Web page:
USA: American Axle & Manufacturing introduces new front axle module

By just-auto.com editorial team | 28 February 2001

American Axle & Manufacturing Holdings today launched an Integrated Oil Pan (IOP) front axle module with electronic disconnect which will be used in the 2002 General Motors mid-sized Trailblazer, Envoy and Bravada sport utility vehicles.

The IOP front axle module was designed and developed by AAM to meet vehicle manufacturers' demands for improved performance, durability, weight reduction, packaging, operating temperature control and vehicle system electrical interface compatibility and control.

Torque from the vehicle driveline system is transmitted to the IOP front axle, halfshafts, and ultimately, the front wheels, when the vehicle is engaged in four wheel drive. When the vehicle is in two wheel drive, the electronic disconnect uncouples the front axle from the driveline system to allow for reduced rolling friction.

The IOP uses a precision electrical actuator to engage the shift mechanism and provide feedback to the vehicle's driveline control system -- indicating that the vehicle is in four wheel drive.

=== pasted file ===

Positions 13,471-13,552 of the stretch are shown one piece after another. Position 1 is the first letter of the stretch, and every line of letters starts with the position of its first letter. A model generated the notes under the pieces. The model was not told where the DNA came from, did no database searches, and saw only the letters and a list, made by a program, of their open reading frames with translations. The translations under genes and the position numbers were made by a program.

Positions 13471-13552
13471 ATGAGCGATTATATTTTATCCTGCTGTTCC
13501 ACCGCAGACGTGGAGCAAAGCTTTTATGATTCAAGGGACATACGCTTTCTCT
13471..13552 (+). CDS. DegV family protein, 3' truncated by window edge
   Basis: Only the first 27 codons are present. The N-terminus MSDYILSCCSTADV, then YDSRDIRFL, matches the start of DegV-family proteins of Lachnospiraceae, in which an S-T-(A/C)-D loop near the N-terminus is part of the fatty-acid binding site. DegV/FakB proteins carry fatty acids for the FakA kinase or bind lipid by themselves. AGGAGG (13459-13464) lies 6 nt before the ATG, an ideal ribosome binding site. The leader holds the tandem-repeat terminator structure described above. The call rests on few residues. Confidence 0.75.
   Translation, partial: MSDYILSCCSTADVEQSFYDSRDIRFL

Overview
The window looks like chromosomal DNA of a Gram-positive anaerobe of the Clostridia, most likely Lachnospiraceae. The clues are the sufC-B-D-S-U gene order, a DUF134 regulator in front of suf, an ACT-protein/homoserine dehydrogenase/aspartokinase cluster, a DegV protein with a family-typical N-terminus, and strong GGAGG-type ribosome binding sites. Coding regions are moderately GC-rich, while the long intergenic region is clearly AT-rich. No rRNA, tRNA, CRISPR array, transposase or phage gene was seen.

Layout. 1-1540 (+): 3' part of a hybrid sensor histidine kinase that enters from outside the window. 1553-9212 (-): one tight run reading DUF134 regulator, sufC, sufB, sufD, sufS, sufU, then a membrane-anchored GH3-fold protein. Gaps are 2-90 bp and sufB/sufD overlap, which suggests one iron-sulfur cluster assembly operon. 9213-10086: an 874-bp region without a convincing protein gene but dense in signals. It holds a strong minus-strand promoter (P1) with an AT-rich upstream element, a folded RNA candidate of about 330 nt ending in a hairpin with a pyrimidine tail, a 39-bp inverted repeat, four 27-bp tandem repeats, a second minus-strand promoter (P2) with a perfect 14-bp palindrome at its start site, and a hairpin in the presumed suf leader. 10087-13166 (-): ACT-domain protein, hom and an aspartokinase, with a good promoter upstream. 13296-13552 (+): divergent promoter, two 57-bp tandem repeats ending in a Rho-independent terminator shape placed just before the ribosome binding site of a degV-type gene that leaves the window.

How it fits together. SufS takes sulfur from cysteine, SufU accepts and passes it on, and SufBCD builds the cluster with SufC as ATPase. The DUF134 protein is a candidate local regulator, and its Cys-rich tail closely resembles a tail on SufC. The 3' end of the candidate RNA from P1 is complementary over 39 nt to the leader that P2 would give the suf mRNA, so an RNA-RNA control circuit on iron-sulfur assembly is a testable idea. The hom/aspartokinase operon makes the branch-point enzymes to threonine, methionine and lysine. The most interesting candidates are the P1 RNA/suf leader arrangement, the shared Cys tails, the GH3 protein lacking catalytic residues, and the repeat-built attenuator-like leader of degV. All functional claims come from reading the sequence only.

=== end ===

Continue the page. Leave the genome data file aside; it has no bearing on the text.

The IOP provides a central point of engagement that, along with the transfer case disconnect, reduces the number of rotating parts.

The electronic actuator provides consistent 'on-demand'engagements over the life of the vehicle. Both features reduce vehicle system parasitic losses(inefficiencies) found in traditional four-wheel-drive systems.

"The IOP front axle module includes innovative and evolutionary design improvements over current axle designs which yield significant improvements in vehicle performance, ease of manufacturing, and driveline durability," says Daniel V. Sagady P.E., vice president, engineering & product development.

The IOP front axle assembly features a cast aluminum housing and die-cast aluminum shift fork, lifetime lubrication, enhanced durability seals and 15 new components.

It is produced using an automated manufacturing process at AAM's Detroit Gear & Axle plant in Detroit, Michigan.